• The role of plasticity in contemporary thought
  • The relationship between contemporary philosophy and the natural sciences

We especially encourage submissions from underrepresented groups in the humanities.

Please send abstracts of no more than 250 words to by February 4th, 2016.

Hosted by the Natural World and Technology Theme of the UWE, Bristol Social Science Research Group, and the Working Group on Contemporary Materialism.

malabou event CFP

Stiegler on Malabou, plasticity and the brain, via @DJRoss70

Dan Ross, Author of Violent Democracy and Director of the phenomenal film The Ister and translator of several of Bernard Stiegler’s books, has been tweeting some snippets from Stiegler’s recent book √Čtats de choc and from his 2013 lectures at Goldsmiths. I have concatenated the split quote and reproduced it here, as an aide de memoire as much as anything…

First, from √Čtats de choc:

“Catherine Malabou makes plasticity Hegel’s major concept. But¬†plasticity is possible only by passing through its solidifying and fixing exteriorization.¬†Plasticity is possible only by passing through the fixing that is writing, without which there can be no reading.¬†By passing through writing, which is a specific moment of technics-become-grammatization process.¬†Hegelian, or post-Hegelian, plasticity is CONSTITUTED (and destituted) by its ‘inorganic moment’, as Hegel says.”¬†Bernard Stiegler, √Čtats de choc, pp. 189‚Äď90, note 2.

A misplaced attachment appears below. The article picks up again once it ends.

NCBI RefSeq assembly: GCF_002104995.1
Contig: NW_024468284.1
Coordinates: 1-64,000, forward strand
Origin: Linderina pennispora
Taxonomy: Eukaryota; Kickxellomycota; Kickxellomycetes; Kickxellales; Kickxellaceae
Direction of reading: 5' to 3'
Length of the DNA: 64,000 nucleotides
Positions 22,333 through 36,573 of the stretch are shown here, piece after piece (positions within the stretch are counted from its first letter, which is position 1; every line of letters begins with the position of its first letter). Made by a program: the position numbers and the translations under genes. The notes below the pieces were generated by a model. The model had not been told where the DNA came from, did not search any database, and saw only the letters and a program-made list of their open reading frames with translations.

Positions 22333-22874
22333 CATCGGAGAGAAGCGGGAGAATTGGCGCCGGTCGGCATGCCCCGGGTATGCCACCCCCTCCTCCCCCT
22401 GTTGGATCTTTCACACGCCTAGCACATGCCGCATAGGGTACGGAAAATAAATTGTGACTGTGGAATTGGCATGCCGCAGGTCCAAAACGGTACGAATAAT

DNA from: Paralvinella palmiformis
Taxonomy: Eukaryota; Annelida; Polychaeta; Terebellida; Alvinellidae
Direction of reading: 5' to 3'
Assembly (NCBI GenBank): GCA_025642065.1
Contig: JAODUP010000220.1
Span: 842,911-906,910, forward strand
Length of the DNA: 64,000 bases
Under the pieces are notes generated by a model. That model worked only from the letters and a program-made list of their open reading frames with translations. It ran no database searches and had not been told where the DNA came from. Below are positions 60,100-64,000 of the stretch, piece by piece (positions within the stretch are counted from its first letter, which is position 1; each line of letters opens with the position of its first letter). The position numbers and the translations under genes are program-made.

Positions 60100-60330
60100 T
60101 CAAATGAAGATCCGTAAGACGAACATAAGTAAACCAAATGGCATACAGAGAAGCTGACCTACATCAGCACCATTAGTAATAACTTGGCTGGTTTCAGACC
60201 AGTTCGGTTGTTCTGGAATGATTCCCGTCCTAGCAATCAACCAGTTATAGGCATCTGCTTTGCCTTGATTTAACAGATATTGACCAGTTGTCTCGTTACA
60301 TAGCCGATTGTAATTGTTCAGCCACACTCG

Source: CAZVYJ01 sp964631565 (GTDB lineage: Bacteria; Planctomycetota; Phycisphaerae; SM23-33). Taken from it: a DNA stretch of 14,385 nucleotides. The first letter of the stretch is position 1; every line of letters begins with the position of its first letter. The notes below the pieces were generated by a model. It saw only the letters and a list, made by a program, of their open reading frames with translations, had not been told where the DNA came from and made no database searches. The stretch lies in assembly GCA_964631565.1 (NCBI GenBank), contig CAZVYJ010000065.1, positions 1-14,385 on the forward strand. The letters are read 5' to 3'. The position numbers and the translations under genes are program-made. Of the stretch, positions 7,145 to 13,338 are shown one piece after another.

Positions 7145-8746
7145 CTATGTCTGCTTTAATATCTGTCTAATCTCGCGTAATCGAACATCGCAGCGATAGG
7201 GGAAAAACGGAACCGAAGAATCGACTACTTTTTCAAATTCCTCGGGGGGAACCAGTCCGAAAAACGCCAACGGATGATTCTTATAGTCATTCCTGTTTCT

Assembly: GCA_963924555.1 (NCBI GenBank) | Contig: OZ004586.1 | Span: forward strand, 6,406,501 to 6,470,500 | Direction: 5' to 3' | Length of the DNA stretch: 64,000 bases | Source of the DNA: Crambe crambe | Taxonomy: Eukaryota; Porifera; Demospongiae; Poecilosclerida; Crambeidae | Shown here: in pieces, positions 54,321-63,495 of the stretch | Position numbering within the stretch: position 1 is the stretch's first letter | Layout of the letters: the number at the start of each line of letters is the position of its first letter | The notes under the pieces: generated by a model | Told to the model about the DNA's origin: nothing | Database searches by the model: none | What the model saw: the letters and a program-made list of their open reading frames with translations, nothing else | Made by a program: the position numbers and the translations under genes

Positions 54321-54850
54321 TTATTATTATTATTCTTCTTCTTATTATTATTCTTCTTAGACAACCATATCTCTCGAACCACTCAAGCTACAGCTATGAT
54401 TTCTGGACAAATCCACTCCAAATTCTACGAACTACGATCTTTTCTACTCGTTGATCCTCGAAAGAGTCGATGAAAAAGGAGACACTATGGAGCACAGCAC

This was split across six tweets, here: 1 2 3 4 5 6.

Second, Dan’s pr√©cis of a key point from Stiegler’s Goldsmiths lectures:

Bernard Stiegler at Goldsmiths 2013, disagreeing with Catherine Malabou’s “no justification for separating mind and brain”¬Ě.¬†Malabou’s discourse completely ignores the fact that knowledge is not simply cognitive.¬†Knowledge presupposes social circuits of transindividuation through which a form of knowledge is constituted.¬†Malabou’s discourse is regressive in relation to what Freud taught us, that libido is irreducible to the drives.¬†What Catherine Malabou ignores is that the brain harbors drive-based automatisms or compulsions.¬†These automatisms or compulsions can become object investments of desires and idealizations.¬†But they can do so only because the non-organic recoding of the cerebral organ meant¬†that the instincts were replaced with the drives, thereby becoming (thanks to this recoding) educable.